One fascinating wrinkle in Dobbs v. Jackson Women’s Health is the suppressed question of standing. This issue has a certain edge for Justice Thomas: given his past views, Thomas’s path to reaching the merits is a bit unclear and probably discretionary.
Originally included in the state’s petition for certiorari, the standing issue has to do with whether abortion providers can assert the rights of third-parties, namely, patients seeking abortions. The Court declined to grant review of this issue in Dobbs, perhaps because the issue had recently been resolved, in favor of standing, in June Medical (2020).
But Justice Thomas cannot ignore the third-party standing issue. Thomas was emphatic in June Medical that abortion providers lack Article III standing, which is an essential requirement of subject-matter jurisdiction. Bearing out that strong jurisdictional claim, Thomas insisted that this problem was not subject to waiver.
One might respond that Thomas could simply follow the precedent set in June Medical and similar cases. But there, too, lies a question, for Thomas has defended only a limited approach to stare decisis. In Gamble v. United States (2019), Thomas’s separate opinion argued that the Court had permission to follow precedent in two situations.
First, the Court may follow precedent when the justices have been given no reason to doubt a precedent’s validity, such as when no “previous opinion persuasively critiques the disputed precedent.” That principle does not apply in Dobbs, however, because Thomas himself criticized the third-party standing cases in June Medical.
Second, the Court may follow precedent that permissibly interprets the law. Here is how Thomas puts the point: “Federal courts may (but need not) adhere to an incorrect decision as precedent, but only when traditional tools of legal interpretation show that the earlier decision adopted a textually permissible interpretation of the law.”
This second principle could apply in Dobbs—but only if Thomas believes that the third-party standing cases adopted a “textually permissible interpretation.” And that conclusion is in tension with Thomas’s June Medical dissent, which was based on “a proper understanding of Article III’s case-or-controversy requirement.” So if Thomas sticks to his views on Article III, he might be obligated not to find jurisdiction in Dobbs.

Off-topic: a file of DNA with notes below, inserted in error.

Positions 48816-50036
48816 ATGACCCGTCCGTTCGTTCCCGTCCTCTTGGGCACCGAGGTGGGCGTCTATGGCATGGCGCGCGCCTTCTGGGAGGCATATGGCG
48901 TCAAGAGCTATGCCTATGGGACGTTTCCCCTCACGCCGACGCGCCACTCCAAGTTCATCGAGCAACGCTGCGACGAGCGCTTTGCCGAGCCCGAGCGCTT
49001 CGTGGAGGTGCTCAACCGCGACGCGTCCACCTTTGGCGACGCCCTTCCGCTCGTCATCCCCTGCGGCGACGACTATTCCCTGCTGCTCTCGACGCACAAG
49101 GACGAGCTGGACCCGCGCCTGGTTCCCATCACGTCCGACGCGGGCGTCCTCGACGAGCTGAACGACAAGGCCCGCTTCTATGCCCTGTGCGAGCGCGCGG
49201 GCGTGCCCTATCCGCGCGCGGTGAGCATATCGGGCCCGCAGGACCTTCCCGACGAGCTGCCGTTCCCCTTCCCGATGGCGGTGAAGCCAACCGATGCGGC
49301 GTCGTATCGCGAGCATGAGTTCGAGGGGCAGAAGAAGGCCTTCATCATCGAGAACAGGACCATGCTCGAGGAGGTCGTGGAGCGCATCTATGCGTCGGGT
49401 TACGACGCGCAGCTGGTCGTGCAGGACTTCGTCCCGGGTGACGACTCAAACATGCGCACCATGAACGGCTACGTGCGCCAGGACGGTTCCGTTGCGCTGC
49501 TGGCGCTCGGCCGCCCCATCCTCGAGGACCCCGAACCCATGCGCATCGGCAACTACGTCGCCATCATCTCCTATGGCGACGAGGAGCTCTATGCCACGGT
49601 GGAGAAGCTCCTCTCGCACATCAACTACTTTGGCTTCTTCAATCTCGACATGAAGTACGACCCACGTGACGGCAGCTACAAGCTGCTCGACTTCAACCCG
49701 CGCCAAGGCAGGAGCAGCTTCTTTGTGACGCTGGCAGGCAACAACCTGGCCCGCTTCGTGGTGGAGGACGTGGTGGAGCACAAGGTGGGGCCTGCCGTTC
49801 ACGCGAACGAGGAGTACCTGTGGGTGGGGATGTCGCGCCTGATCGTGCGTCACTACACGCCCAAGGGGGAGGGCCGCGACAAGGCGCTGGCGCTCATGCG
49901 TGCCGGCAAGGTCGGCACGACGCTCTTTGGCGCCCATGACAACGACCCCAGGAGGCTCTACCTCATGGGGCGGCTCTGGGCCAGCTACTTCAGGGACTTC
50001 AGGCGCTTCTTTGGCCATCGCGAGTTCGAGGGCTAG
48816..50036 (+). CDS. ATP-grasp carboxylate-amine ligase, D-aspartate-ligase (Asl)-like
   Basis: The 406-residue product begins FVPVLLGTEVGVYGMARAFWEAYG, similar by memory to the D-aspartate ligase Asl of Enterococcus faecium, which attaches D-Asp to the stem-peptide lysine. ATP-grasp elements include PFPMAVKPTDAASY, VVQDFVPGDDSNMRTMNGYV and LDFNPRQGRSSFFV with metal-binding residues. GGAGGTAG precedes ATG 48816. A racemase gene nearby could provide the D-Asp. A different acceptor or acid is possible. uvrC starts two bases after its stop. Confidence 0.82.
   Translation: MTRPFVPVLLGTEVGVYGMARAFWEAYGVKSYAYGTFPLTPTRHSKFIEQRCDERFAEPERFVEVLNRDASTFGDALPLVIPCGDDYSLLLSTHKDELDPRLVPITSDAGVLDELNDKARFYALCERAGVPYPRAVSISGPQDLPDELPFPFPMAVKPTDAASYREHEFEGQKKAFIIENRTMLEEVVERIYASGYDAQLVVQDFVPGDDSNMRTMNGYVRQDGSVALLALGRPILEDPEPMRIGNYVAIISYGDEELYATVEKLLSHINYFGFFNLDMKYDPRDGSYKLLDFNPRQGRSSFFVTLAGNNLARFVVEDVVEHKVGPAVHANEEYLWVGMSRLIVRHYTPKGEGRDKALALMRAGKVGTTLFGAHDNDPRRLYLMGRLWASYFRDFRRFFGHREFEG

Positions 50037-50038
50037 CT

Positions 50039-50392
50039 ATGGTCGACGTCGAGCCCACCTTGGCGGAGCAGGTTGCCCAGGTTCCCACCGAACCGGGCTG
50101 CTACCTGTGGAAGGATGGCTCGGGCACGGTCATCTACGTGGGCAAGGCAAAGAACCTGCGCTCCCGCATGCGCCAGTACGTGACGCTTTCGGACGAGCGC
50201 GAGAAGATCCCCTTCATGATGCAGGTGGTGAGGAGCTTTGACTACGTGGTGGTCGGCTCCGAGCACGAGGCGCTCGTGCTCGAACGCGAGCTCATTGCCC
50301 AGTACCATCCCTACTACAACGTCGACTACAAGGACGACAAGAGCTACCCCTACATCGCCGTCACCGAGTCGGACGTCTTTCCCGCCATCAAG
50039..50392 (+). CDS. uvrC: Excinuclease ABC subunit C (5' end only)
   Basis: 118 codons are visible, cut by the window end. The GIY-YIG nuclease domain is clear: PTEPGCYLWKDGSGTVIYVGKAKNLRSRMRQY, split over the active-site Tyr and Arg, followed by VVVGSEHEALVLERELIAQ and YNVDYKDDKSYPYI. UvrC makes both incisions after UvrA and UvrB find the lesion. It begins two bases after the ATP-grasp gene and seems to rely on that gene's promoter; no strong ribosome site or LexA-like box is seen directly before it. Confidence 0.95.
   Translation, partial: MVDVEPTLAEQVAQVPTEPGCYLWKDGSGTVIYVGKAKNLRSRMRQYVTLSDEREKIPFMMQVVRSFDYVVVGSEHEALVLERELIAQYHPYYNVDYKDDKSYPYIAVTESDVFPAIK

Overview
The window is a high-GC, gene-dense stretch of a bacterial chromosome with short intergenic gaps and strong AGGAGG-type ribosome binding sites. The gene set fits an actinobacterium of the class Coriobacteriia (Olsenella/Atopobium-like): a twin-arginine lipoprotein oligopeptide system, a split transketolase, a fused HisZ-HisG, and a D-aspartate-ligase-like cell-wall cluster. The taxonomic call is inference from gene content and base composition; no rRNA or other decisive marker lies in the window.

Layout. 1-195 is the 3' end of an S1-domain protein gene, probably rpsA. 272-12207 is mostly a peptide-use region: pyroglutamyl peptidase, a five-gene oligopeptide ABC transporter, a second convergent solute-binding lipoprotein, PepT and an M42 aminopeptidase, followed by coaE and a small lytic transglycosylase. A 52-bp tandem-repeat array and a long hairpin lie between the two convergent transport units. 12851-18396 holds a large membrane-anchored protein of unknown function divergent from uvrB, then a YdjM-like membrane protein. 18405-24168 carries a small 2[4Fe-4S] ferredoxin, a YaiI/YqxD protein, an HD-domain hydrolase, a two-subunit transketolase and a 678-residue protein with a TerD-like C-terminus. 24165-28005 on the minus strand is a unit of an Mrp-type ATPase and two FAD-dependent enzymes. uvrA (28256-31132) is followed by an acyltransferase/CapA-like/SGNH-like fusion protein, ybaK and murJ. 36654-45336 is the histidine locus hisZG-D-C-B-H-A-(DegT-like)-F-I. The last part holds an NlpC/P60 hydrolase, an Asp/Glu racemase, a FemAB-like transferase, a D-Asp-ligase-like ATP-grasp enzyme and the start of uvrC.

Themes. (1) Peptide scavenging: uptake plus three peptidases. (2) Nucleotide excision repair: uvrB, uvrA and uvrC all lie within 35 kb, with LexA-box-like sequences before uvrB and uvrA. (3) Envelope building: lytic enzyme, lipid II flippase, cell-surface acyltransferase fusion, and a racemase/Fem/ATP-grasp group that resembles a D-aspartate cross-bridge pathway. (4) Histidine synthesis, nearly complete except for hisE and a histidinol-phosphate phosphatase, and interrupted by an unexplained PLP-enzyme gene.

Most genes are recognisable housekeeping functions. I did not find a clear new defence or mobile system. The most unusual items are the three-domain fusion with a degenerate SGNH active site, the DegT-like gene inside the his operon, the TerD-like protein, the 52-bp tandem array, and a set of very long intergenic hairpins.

Even if the second principle does apply, another question would arise. To repeat Thomas’s words with added emphasis: “Federal courts may (but need not) adhere to an incorrect decision” that is permissible. So even if the precedents are permissible and Thomas has the option to follow them, he would also have the option not to. How should he exercise that discretion?
That question relates to a third principle. In June Medical, Thomas voted to “remand with instructions to dismiss for lack of jurisdiction.” But he also noted: “Alternatively, if I were to reach the merits because a majority of the Court concludes we have jurisdiction, I would affirm, as the plaintiffs [abortion providers] have failed to carry their burden . . . even under our precedents.” This passage seems to extend the option to follow permissible precedents by recognizing a similar option to follow the majority’s current jurisdictional views. So the question again arises: how should Thomas exercise his discretion?
Thomas’s general commitment to judicial restraint might seem to counsel against exercising discretion to reach the merits. To again quote Thomas’s June Medical dissent: “In light of the ‘overriding and time-honored concern about keeping the Judiciary’s power within its proper constitutional sphere, we must put aside the natural urge to proceed directly to the merits of an important dispute and to “settle” it for the sake of convenience and efficiency’” (citations omitted). Given this view, it might be odd for Thomas to vote for major changes in precedent while simultaneously denying that the Court has jurisdiction to rule at all.
Yet Thomas is at ease with discretionary adjudication in many situations. Apart from the above principles recognizing discretion as to stare decisis, in cases like AT&T v. Concepcion Thomas has played a critical role in forming majority opinions, even when he disagreed with the resulting precedents. And Thomas might further argue that normal principles of judicial restraint, even as to issues of subject-matter jurisdiction, do not apply in Dobbs. Perhaps the Court, in Thomas’s view, may be unrestrained when dismantling the products of unrestrained decision-making.
It will be interesting to see if Thomas addresses these issues—not least because his vote will likely be key to how Dobbs is decided.